Army, combat, soldiers, veterans

Sam's Vision For Veterans Affairs

The Plan To Improve Veterans Services

As a U.S. Army veteran of 29 years and a disabled veteran, I know firsthand where the VA has failed and where it has succeeded. The Veterans Access, Choice, and Accountability Act was enacted in 2014 to resolve issues regarding access and accountability. Unfortunately, this act has not succeeded in bringing about the change that it was intended to. There is no better example of this than our own VA clinic here in El Paso. According to recent studies conducted by the Office of Veterans Affairs, the El Paso VA clinic received a score of 1 star out of 5 for the second time. The study included many factors such as death, infection rates, and wait times. This is unacceptable and must be fixed immediately.

There are several ways that the VA can resolve these issues. First, the VA must be funded appropriately. As is typical in the medical industry today, under-staffing to preserve the bottom line exists and must be eliminated. Our veterans have sacrificed life, family, and friends to defend our Constitution. The governments disregard for our soldiers is not only disrespectful but is inexcusable. The battlefield standard of “No Soldier Left Behind” must also be applied to the soldiers medical care after their service is over. The first phase is critical in completing the second.

Second, the VA must resolve all access issues.  Decisions based on specific health care requirements should be the deciding factor instead of issues with distance concerns or administrators who view veterans as just another customer. An often forgotten aspect of a veterans experience is the slow processing of payments and medical claims, which in some cases, create credit issues that affect more than just the veterans health. Properly staffed clinics and administration offices will resolve all access issues that are currently plaguing the VA health care system.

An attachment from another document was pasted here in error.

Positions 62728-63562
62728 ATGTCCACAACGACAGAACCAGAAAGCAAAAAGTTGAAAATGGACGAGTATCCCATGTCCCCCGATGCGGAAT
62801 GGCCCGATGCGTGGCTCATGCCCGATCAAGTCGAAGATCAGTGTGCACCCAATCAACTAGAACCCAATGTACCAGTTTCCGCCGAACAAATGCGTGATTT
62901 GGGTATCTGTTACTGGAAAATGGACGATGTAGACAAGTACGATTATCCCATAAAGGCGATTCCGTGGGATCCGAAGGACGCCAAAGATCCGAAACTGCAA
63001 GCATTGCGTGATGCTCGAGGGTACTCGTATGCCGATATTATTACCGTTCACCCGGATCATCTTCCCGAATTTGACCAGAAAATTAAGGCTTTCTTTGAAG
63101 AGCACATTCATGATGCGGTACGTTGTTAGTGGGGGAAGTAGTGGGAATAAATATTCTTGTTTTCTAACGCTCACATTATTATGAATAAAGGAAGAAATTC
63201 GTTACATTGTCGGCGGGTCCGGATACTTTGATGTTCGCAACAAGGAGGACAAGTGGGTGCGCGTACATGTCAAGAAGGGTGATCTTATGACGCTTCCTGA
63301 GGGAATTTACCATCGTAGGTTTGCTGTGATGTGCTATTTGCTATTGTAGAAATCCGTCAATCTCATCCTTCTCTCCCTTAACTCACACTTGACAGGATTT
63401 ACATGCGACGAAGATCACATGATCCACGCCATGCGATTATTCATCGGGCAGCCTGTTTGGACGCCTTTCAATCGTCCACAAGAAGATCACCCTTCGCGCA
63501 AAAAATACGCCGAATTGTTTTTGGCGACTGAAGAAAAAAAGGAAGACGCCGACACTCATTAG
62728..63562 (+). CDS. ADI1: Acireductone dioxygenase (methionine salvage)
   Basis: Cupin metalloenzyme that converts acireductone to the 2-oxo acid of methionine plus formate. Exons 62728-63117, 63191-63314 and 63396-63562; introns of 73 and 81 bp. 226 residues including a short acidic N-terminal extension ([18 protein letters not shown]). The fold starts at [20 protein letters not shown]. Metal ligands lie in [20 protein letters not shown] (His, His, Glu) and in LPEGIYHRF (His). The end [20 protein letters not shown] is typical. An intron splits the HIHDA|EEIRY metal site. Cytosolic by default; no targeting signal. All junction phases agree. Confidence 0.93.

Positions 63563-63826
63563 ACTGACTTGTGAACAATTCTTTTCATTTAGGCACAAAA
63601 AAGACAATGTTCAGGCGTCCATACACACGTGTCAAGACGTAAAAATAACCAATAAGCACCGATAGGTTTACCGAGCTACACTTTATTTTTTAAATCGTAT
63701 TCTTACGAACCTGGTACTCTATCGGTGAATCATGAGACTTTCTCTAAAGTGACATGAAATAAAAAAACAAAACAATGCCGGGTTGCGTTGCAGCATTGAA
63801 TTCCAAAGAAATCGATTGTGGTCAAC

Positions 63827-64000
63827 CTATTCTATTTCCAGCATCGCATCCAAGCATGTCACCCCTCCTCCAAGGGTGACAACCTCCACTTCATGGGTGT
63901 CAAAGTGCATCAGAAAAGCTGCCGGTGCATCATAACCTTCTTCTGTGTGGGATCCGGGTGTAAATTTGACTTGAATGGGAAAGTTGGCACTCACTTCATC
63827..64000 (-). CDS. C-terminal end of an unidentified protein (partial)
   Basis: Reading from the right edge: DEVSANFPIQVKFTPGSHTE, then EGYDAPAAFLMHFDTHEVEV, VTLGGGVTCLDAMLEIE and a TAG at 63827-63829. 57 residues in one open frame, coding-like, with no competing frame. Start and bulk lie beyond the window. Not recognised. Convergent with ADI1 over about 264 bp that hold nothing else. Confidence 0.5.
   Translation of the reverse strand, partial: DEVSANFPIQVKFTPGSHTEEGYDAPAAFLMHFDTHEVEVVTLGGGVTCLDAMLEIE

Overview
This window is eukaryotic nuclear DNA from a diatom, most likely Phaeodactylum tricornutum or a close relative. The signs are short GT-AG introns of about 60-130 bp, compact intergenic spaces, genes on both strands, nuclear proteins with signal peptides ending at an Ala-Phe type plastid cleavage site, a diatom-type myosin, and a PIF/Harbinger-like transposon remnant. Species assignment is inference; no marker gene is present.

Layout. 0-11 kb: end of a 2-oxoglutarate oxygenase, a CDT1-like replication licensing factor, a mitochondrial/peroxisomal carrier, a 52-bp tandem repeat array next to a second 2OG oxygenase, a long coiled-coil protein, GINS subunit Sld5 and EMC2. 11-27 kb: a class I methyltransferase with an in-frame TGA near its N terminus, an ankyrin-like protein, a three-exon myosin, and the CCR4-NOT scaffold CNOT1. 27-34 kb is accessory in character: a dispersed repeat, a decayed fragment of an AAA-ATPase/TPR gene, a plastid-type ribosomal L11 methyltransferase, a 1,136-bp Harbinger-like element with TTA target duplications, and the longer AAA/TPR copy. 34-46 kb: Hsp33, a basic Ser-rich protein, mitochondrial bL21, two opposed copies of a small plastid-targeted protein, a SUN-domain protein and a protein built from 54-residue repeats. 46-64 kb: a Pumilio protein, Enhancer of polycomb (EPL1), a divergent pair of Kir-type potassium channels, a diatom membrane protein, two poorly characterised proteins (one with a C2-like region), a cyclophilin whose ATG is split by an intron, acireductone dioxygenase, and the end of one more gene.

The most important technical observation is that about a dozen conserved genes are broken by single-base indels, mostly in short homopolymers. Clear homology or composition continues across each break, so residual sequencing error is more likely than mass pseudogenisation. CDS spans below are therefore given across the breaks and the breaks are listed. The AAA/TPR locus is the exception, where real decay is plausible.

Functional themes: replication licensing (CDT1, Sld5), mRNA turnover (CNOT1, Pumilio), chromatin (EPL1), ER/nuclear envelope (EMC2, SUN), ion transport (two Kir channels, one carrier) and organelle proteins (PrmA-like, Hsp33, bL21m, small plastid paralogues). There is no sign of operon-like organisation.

Finally, accountability must be recognized within VA institutions. Annual studies that show where the improvements and failures are taking place must be made known to the public. Without a clear standard for accountability, the VA can easily regress to lower standards than where it is currently. Like the private health care sector, the VA must have the ability to fire substandard employees and hire based on qualifications that are necessary for the success of the clinic.

The bottom line is clear and easy to understand. Decisions on where and how to care for veterans should not be done at the political or institutional level, where cost is the priority. If the government can spend billions of dollars to send our men and women into combat for years at a time, then the government can fund an equal amount to the medical care of the men and women who have served. To give credit where it is due, the VA has improved the services that it provides to veterans with trauma and service connected conditions such as PTSD and other psychological issues. With the drastically increasing number of veterans requiring health care the government must invest more into the care that they need. It is time to put our veterans first and bureaucracy last. Tomorrow is too late for many of those who have served and put their lives at risk for our freedom. We must leave no soldier behind!